Completed 2018 Research Project

Machine Learning Tools for Informing Transportation Technology and Policy

Principal Investigator
Missy Cummings
Duke University
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Full Report

Project Slide Deck

Research Brief


Transportation analysts are inundated with requests to apply popular machine learning modeling techniques to data sets to uncover never-before-seen relationships that could potentially revolutionize safety, congestion and mobility. To demonstrate some of the pitfalls in engaging in such analytics, which include subjectivity at several points in the modeling process, we developed Logistic Regression (LR) and Neural Network (NN) models for a driving injury/fatality and pedestrian fatality datasets. We then developed 5 different representations for each data set, one LR and one NN, with 4 different feature interpretations commonly used in the machine learning community.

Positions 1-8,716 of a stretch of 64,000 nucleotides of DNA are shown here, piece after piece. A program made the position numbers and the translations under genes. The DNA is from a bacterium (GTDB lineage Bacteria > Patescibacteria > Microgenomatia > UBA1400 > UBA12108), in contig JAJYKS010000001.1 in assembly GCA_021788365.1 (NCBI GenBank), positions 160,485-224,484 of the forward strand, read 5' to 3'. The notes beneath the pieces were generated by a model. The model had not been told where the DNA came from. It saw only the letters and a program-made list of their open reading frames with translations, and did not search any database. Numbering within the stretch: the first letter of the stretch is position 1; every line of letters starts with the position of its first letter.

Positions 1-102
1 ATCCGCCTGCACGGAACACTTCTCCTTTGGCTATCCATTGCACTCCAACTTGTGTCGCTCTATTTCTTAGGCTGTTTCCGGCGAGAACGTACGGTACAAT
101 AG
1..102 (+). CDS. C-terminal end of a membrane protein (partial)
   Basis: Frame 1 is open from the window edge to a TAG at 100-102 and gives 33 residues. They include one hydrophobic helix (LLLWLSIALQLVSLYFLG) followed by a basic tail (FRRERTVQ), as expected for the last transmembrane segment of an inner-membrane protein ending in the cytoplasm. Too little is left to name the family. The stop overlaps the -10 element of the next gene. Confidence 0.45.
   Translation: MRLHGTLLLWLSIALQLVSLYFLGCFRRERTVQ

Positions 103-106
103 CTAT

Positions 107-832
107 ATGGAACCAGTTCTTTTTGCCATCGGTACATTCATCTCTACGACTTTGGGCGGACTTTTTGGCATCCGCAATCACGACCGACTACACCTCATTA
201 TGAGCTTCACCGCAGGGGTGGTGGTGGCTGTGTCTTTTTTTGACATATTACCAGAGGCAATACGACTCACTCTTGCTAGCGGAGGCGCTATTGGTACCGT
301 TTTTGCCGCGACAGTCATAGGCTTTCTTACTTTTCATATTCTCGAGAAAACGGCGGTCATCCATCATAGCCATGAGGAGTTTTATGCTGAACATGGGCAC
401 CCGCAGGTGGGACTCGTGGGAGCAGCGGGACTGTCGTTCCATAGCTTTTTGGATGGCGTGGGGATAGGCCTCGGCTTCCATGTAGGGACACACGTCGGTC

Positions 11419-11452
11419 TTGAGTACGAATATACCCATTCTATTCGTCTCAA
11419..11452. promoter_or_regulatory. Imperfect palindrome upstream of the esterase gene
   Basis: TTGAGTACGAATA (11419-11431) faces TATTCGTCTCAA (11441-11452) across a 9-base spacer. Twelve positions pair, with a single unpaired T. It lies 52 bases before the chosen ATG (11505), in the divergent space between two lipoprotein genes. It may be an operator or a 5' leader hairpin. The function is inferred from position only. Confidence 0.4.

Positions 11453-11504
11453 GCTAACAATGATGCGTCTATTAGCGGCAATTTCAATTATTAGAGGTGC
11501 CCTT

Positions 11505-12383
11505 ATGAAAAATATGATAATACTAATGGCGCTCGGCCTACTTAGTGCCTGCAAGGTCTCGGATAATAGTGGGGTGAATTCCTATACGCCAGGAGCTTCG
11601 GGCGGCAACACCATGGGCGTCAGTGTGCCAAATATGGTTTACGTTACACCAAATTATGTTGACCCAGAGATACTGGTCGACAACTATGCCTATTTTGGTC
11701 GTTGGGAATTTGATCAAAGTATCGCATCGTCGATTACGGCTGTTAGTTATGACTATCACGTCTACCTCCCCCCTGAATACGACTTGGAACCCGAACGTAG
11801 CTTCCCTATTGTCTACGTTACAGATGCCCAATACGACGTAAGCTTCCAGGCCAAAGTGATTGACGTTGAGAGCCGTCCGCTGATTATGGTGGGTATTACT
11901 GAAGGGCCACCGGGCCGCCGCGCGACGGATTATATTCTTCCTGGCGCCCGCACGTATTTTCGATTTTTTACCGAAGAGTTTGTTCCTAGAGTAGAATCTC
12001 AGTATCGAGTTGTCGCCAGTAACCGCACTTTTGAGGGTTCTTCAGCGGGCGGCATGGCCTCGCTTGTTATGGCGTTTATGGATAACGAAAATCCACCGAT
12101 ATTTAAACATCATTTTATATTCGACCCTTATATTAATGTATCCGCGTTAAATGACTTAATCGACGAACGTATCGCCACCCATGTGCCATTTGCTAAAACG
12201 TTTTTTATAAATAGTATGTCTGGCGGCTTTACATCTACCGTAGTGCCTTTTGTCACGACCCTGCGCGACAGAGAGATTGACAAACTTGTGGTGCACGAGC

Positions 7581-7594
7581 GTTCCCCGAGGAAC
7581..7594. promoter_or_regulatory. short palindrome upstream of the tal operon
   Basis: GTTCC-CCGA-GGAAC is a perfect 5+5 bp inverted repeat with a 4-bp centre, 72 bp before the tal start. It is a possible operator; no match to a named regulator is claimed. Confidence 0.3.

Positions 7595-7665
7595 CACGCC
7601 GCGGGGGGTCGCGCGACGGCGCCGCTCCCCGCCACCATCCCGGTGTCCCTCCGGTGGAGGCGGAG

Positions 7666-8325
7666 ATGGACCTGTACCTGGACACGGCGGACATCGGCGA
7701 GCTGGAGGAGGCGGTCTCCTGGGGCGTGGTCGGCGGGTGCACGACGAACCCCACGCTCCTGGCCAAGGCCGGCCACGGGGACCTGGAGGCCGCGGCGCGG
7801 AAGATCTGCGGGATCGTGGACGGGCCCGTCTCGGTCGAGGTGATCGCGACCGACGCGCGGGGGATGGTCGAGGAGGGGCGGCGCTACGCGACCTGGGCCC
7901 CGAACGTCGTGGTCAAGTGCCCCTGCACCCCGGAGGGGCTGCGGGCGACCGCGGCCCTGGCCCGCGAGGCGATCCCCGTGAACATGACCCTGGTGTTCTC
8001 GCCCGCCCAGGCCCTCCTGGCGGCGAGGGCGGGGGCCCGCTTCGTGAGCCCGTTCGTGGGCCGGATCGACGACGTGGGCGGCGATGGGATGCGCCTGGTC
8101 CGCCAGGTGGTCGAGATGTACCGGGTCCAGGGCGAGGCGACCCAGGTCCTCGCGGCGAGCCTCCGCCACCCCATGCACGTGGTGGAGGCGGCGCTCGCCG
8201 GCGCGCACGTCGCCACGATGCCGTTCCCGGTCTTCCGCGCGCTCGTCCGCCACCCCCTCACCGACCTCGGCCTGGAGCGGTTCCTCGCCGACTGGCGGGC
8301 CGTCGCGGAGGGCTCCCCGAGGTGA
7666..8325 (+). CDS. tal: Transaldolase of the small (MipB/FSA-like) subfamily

This study showed that when attempting to determine if road design variables significantly influenced driver injuries and fatalities, the answer is unclear, with many possible interpretations of the results. In the pedestrian model, results indicated that speed and age mattered, but any conclusions could not be drawn about road design variables. However, interpretations could be very different depending on the model and parameters selected.


Project Details

Project Type: Research
Project Status: Completed
Start Date: 3-1-2018
End Date: 1-31-2021
Contract Year: Year 2
Total Funding from CSCRS: $45,000